The amount of lift generated
by an object depends on how much the flow is turned,
which depends on the shape of the object.
In general, the lift is a very complex function of the
shape. Aerodynamicists model the shape effect by a lift
coefficient which is normally determined through wind
tunnel testing. For some simple shapes, we can
to determine the lift coefficient.
The simplest model,
the two dimensional Kutta-Joukowski
airfoil, is studied by undergraduate students.
computer program provides the results of this analysis in a form
readily usable by students. A result of the analysis shows
that the greater the flow turning, the greater the lift
generated by an airfoil.
This slide shows the flow fields for two different airfoils.
The airfoil on the left is a symmetric airfoil; the shapes above and
below the white centerline are the same. The airfoil on the right is
curved near the trailing edge. The yellow lines on each figure show
the streamlines of flow from left to right.
The left figure shows no net turning of the flow and produces no
lift; the right figure shows a large amount of turning and generates
a large amount of lift. The front portions
of both airfoils are nearly identical. The aft portion of the right
airfoil creates the higher turning.
The example shown above explains why the aft portion of
wings have hinged
sections to control and maneuver an aircraft. Deflecting the aft
section down produces a geometry similar to the figure on the
right producing more lift. Similarly, if the aft section is deflected
up, it creates less lift (or even negative lift). The ability to
vary the amount of lift over a portion of the wing gives the pilot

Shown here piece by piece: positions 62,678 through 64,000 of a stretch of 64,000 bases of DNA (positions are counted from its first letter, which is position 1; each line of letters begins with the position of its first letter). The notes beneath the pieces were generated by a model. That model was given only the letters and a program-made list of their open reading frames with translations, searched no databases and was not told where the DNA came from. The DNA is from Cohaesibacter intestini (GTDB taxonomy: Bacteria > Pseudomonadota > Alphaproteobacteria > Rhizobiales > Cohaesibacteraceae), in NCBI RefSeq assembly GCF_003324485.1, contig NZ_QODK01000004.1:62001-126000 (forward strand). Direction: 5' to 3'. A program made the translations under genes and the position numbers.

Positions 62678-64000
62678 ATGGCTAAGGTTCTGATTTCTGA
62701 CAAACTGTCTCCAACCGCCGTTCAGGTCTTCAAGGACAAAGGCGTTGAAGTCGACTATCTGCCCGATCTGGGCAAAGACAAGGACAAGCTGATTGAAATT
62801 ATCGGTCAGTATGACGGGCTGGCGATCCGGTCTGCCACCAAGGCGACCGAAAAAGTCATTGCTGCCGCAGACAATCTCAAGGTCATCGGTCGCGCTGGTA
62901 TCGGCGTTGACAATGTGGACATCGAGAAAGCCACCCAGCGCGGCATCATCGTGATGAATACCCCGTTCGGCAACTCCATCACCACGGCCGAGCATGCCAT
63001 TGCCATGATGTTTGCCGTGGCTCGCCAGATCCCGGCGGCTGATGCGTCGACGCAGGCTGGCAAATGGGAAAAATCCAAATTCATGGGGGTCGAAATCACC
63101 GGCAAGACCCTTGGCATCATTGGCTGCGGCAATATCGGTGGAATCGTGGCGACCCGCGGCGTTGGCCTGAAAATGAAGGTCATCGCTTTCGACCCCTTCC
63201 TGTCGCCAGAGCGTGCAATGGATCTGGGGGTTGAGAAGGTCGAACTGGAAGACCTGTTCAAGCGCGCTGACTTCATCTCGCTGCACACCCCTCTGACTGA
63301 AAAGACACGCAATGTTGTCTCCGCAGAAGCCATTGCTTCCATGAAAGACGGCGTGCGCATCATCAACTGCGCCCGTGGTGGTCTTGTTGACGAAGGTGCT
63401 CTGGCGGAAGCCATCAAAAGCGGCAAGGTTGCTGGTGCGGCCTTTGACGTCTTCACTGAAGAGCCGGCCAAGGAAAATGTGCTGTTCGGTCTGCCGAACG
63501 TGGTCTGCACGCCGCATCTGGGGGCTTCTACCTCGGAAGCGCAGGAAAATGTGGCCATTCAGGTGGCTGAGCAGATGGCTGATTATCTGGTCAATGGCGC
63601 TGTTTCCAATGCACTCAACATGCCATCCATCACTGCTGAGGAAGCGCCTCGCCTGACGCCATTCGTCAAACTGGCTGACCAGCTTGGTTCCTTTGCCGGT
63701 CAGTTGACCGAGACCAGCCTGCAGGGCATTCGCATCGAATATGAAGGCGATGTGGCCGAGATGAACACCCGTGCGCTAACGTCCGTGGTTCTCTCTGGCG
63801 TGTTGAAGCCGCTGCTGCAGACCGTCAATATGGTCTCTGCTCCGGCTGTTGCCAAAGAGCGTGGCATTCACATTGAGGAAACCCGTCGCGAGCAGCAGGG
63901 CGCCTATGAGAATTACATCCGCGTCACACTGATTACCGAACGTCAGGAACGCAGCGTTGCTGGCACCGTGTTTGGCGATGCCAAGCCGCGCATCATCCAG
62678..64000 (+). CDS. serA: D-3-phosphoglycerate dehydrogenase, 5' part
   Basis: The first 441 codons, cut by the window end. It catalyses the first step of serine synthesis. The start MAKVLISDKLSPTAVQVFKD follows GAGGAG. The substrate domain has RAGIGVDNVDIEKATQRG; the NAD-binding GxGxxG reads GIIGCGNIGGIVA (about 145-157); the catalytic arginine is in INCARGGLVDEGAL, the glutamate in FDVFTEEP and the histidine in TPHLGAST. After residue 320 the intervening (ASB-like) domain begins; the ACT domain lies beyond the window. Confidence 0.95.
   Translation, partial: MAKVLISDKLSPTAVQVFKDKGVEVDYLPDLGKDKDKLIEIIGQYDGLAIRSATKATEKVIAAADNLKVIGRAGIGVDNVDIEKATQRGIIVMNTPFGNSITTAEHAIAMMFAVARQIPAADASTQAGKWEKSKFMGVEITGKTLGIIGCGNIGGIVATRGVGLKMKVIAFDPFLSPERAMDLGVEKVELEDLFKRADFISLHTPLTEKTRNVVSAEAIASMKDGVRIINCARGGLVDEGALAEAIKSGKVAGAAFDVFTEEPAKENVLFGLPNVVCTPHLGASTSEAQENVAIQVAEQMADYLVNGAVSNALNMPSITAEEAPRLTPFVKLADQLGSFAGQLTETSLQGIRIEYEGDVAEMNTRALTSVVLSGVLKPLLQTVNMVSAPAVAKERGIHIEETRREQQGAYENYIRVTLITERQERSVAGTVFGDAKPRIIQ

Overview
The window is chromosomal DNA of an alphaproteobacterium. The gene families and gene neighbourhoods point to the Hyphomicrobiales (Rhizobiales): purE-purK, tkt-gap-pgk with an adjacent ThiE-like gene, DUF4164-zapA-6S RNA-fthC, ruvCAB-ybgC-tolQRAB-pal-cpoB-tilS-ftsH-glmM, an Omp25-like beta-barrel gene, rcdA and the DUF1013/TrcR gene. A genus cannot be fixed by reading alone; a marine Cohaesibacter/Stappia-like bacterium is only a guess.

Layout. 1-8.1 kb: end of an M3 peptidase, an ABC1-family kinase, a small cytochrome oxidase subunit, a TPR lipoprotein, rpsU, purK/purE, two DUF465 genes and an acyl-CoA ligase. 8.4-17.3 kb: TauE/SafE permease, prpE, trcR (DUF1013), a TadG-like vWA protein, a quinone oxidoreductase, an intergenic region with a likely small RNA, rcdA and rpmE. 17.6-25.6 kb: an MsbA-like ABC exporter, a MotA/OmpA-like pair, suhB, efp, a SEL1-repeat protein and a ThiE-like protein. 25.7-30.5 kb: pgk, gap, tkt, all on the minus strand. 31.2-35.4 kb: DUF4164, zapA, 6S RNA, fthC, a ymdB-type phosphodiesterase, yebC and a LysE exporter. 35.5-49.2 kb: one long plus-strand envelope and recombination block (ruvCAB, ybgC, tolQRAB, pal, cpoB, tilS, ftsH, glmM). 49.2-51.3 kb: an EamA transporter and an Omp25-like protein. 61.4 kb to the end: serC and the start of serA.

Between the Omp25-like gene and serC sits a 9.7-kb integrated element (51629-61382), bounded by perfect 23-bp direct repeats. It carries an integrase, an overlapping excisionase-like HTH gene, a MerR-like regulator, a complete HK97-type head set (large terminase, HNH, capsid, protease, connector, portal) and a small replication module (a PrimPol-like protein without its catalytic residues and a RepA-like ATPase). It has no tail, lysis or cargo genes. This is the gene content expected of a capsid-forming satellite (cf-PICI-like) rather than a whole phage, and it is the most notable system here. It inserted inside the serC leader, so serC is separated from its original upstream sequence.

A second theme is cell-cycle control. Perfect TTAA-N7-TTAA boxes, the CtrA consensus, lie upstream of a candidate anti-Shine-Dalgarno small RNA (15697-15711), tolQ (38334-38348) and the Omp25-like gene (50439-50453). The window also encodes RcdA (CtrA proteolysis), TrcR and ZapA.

the ability to maneuver an aircraft. The following slides show the
deflection of the control surfaces and the resulting motion of the
Let's investigate the dependence of lift on airfoil shape by using a Java
Due to IT
security concerns, many users are currently experiencing problems running NASA Glenn
educational applets. The applets are slowly being updated, but it is a lengthy process.
If you are familiar with Java Runtime Environments (JRE), you may want to try downloading
the applet and running it on an Integrated Development Environment (IDE) such as Netbeans or Eclipse.
The following are tutorials for running Java applets on either IDE:
You can vary the shape of the foil by using the slider below the view
window or by backspacing over the input box, typing in your new value and
hitting the Enter key on the keyboard. On the right is a graph of the lift
Camber is a measure of the amount of airfoil curvature.
The red dot shows your conditions. Below the graph is the
numerical value of the lift. You can display either the lift value (in
English or Metric units) or the lift coefficient by using the choice
buttons surrounding the output box. Click on the choice button and select
from the drop-menu.
As an experiment, set the camber to 0.0 per cent chord and
note the amount of lift. Now increase the camber to 5 per cent.
Did the lift increase or decrease?
Set the camber to -5 per cent. What is the value of lift?
Which way would this airfoil move?
You can download your own copy of the program to run off-line by clicking on this button:
You can further investigate the effect of airfoil shape and the other
factors affecting lift by using the
FoilSim III Java Applet.
You can also
your own copy of FoilSim to play with